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Everything you need to know about the pensions reforms

Tuesday, February 10, 2015

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Whether you're aware of it or not, pensions are changing. From April 2015, you'll have a lot more freedom with your pensions following the reforms that were proposed in the March 2014 budget.

Whereas previous alterations to pensions were quite small, the latest reforms are resulting in some significant alterations. In fact, George Osborne, chancellor of the exchequer, announced the biggest changes to pensions in almost 100 years in his Budget speech.

It’s important that you have the entire information going forward in order to be aware of what your rights are and what can happen with your money.

Here's everything you need to know about the reforms and the effect they will have on current and future pensions.

More freedom and flexibility

One of the biggest changes being made to pensions is the ways in which you can access your money. In a bid to make pensions more flexible, you will be able to drawdown your pension over time, buy an annuity or draw out everything in a lump sum.

Anyone over the age of 55 will have full access to their pension pot, allowing them to withdraw money in lump sums. This removes the need to buy an annuity to provide you with regular income.

From April 2015, withdrawals from a defined contribution pension after retirement will be taxed as income. This means that rather than being taxed 55 per cent for a full withdrawal, the amount you're taxed will depend on how much income you have received throughout the rest of the financial year.

This could mean you have access to more of your pension, leaving you in a stronger financial position.

Tax-free pensions

The previous rule that allowed the majority of savers to access 25 per cent of their pension in one lump sum completely tax free still applies. This means you can still withdraw a quarter of your pension pot in one go without having to pay out to the taxman.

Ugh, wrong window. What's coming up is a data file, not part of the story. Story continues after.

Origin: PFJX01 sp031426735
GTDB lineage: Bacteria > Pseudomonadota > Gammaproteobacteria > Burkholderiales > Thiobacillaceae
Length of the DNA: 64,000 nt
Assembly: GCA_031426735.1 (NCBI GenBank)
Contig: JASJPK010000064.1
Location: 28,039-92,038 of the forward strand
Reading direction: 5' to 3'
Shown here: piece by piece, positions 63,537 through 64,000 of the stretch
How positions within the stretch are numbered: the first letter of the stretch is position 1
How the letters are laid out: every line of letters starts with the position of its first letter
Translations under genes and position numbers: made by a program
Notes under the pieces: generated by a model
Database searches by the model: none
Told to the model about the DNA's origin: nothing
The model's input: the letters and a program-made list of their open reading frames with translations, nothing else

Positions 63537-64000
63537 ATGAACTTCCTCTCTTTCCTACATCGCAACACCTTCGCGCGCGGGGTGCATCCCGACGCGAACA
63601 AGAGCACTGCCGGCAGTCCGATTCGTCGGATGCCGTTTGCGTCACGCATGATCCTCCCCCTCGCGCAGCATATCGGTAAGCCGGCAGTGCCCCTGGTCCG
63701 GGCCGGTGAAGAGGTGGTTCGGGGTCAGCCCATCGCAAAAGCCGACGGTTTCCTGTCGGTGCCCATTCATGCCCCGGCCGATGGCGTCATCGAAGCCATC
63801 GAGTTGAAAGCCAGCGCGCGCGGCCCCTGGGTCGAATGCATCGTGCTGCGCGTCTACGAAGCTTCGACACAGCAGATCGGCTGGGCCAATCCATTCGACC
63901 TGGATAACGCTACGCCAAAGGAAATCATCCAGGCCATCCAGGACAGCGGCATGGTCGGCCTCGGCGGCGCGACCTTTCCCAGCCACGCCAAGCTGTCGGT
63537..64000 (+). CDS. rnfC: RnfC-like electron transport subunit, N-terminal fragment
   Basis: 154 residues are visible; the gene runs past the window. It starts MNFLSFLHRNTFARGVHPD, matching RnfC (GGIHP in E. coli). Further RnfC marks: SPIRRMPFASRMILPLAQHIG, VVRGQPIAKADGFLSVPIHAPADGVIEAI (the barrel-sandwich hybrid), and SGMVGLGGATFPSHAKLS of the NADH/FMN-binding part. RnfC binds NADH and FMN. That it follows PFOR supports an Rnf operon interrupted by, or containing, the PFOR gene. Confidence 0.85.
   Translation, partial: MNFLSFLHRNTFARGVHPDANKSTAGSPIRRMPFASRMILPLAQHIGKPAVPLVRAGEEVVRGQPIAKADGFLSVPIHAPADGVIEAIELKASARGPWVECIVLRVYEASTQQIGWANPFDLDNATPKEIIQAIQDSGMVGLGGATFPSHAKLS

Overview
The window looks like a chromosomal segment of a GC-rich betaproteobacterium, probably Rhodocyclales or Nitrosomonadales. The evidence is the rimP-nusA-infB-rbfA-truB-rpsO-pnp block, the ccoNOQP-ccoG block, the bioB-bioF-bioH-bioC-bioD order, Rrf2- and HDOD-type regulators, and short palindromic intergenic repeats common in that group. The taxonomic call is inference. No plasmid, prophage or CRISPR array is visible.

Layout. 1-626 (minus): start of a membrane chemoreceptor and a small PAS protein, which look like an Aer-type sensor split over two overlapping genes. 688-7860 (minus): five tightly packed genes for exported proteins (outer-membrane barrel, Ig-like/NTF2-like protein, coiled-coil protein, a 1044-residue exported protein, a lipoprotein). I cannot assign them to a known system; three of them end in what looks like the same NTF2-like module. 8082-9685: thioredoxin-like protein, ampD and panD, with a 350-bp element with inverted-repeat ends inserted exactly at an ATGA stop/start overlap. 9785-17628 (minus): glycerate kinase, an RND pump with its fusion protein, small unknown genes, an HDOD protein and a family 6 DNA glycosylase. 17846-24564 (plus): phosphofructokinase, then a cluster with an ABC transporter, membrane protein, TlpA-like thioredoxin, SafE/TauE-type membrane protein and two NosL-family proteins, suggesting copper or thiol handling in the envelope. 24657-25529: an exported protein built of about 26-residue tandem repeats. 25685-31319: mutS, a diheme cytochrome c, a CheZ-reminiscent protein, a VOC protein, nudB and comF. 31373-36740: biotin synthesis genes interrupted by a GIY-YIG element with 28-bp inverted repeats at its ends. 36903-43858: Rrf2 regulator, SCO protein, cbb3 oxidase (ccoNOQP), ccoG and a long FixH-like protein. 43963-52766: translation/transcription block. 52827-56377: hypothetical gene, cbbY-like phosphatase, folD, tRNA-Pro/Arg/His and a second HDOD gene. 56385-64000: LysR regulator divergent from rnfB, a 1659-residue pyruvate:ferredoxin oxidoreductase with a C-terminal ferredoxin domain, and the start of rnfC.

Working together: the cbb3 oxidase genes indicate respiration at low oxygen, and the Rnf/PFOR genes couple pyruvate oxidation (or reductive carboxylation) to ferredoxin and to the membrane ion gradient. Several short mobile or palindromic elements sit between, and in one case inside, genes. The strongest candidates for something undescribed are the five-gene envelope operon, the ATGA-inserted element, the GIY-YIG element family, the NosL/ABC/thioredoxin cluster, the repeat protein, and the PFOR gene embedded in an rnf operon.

Greater access

The government had previously stated that the changes will only come into force for those with defined contribution pensions. These are the pensions that see both you and your employer pay into your pension, which is then invested by a pension provider. When you retire, the amount in your pension depends on the amount paid in as well as the success of the investment.

However, it has now been announced that people with a defined benefit scheme stand to benefit from the reforms too.

Most of the time defined benefit pensions are linked directly to your salary, meaning they are basically a promise that you’ll get a certain level of pension once you retire. Those with this type of pension in a funded public sector scheme or in the private sector will be able to transfer to a defined contribution scheme if they currently have a defined benefit pension.

Ultimately this means they’ll be able to benefit from the changes - which opens up pension flexibility to around 18 million people in the UK. However, those that are in unfunded public sector schemes aren't going to be able to transfer.

More guidance

If you're able to benefit from the reforms, you'll also be able to access free pensions guidance. The impartial advice will help you to fully understand what you can do with your pension and allow you to make informed decisions as to what to do with your money.

You'll have access to the advice via the phone, internet or the Citizens Advice Bureau. No matter how you choose to get the advice, no one will try and sell you any products.

Pension’s schemes and providers will also have to tell you about the free information service when they send you information as you are approaching retirement.

Pass it on

Under the old rules, pensions that are passed on by those who die under the age of 75 were subject to pay 55 per cent of the pot in tax. However, those with defined contribution pensions will be able to pass on any unused pension funds as a lump sum completely tax-free if they die under the age of 75.

The reforms also mean that from April 2015, if the original policyholder of certain types of annuities that pay out after death passes away below the age of 75, the payouts will be tax-free. This includes joint life and guaranteed annuities.

Those who die over the age of 75 and still have unspent funds in their defined contribution pensions will be able to pass it on to a beneficiary as one lump sum that will be taxed at 45 per cent, or as income payments, which will be taxed at the normal rate.

What do you need to do?

All these changes come into effect from April 2015, which means that if you’re over 55 you can take advantage of them from then, if your pension’s scheme rules allow.

If you are thinking about retiring soon, you don't need to do anything until then.

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